The country’s increased presence in the world’s media – including in a number of movies, such as last year’s blockbuster animation Rio – and its ever more confident position on the world political stage all mean the world has never felt closer to Brazil.

And Brazil is investing a lot of money into making sure they still come, whatever the headlines say.

The result is that the country’s tourism industry is thriving; the fact that Brazil’s expanding middle class now have more money in their pockets means Brazil’s fledgling domestic industry is taking off in tandem with its international one.

Industry experts say this is leading to better standards across the board – and a world-class experience for tourists.

And although question marks still hang over parts of the country’s infrastructure, major improvements have been made in terms of security – particularly with Rio’s ongoing reclaiming of the remaining lawless, gang-ruled favelas, a process known as pacificação in Portuguese – mean few travellers have been put off, and most face their trip to Brazil with a sense of adventure.

And it’s this mentality, something that seems to be shared by a lot of tourists coming to Brazil, which keeps the crowds coming, and in growing numbers.

Travellers coming to Brazil are generally aware of what they’re letting themselves in for – and the country’s beaches, food, culture and general energy nearly always manage to trump any stories of Rio’s pickpockets or queues at the airports.

Of the estimated five million foreign visitors who came to Brazil last year, Argentina and the US top the list, but a growing number are coming from Europe – particularly from Spain, Italy, Germany, France and the UK – as Brazil becomes more and more accessible to global markets.

Brazil’s now former Cities Minister Mário Negromonte

I’m sure Brazil’s President Dilma Rousseff is wondering what she’s done to deserve her cabinet.

Cities Minister Mário Negromonte brings to seven the number of ministers to have resigned since she took office in January 2011, all but one has left shrowded in accusations of taking bribes or being otherwise corrupt, including showing favouritism in the bidding process for public work contracts to a company loyal to their personal or political needs.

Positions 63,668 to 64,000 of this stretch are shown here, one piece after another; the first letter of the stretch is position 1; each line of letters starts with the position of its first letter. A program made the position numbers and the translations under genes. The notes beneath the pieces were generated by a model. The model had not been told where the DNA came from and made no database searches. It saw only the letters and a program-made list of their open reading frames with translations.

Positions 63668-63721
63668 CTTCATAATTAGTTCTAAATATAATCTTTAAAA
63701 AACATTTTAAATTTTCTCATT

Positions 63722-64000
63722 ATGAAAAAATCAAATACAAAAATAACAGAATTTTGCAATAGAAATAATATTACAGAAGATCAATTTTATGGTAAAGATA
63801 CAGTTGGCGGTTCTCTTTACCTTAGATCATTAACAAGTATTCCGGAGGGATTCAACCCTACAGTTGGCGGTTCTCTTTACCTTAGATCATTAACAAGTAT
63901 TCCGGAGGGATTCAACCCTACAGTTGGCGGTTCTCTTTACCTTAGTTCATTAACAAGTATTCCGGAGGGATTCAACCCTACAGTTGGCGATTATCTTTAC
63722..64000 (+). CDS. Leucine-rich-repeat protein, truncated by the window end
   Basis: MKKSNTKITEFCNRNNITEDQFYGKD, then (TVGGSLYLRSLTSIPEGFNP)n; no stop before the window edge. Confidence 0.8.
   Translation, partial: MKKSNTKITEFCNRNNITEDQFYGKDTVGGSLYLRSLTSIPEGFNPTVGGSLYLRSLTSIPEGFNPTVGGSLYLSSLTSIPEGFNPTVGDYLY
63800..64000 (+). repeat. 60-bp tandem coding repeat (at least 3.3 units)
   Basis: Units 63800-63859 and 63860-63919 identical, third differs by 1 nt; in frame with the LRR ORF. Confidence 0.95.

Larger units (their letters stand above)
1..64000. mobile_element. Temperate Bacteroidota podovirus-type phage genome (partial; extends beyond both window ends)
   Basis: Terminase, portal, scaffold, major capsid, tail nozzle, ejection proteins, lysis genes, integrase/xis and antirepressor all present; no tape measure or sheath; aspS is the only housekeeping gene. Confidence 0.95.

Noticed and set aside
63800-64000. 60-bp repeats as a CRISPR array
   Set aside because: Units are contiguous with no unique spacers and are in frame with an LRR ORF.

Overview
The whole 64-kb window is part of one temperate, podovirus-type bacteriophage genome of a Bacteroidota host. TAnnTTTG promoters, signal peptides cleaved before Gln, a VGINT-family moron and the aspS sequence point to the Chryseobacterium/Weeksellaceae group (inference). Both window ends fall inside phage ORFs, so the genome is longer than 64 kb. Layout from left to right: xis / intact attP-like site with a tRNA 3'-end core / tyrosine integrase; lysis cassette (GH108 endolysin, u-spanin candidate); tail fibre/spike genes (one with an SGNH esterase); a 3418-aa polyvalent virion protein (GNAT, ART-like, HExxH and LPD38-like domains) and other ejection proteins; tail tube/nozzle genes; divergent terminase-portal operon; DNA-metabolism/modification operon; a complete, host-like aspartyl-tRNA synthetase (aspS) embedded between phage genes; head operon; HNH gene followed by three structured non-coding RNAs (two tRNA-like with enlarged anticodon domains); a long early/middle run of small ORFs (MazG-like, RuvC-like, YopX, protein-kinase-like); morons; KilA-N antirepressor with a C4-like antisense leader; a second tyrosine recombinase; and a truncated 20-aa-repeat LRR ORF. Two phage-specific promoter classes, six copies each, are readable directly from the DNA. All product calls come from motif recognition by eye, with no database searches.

They are:

All of the ministers have denied the allegations.

Defence Minister Nelson Jobim also resigned after remarks he made about his colleagues, rather than over accusations of corruption.

Rio building collapse, January 2012

The last thing Rio wants - with two years to go before it hosts the World Cup - is images like this showing up on news channels and in newspapers.

Last week’s multiple-building collapse in downtown Rio was big news around the world. Not unsurprisingly, given Rio will be hosting the 2014 World Cup and 2016 Olympics, and tourists would probably rather their hotel stay in one piece.

Aside from covering it for The Rio Times, I was on Canadian CTV News and BBC radio – trying to put as fair a spin on it as possible, while feeling it was a real pity I wasn’t conveying something more upbeat about Rio.

Yes, it was terrible; no, it wasn’t totally unexpected; yes, Rio will have to put its socks up before these sporting mega-events; no, you can’t expect perfection from a country that’s still developing; yes, the quality of its infrastructure still needs to catch up with the zeros on its bank balance; no, this doesn’t justify the loss of life.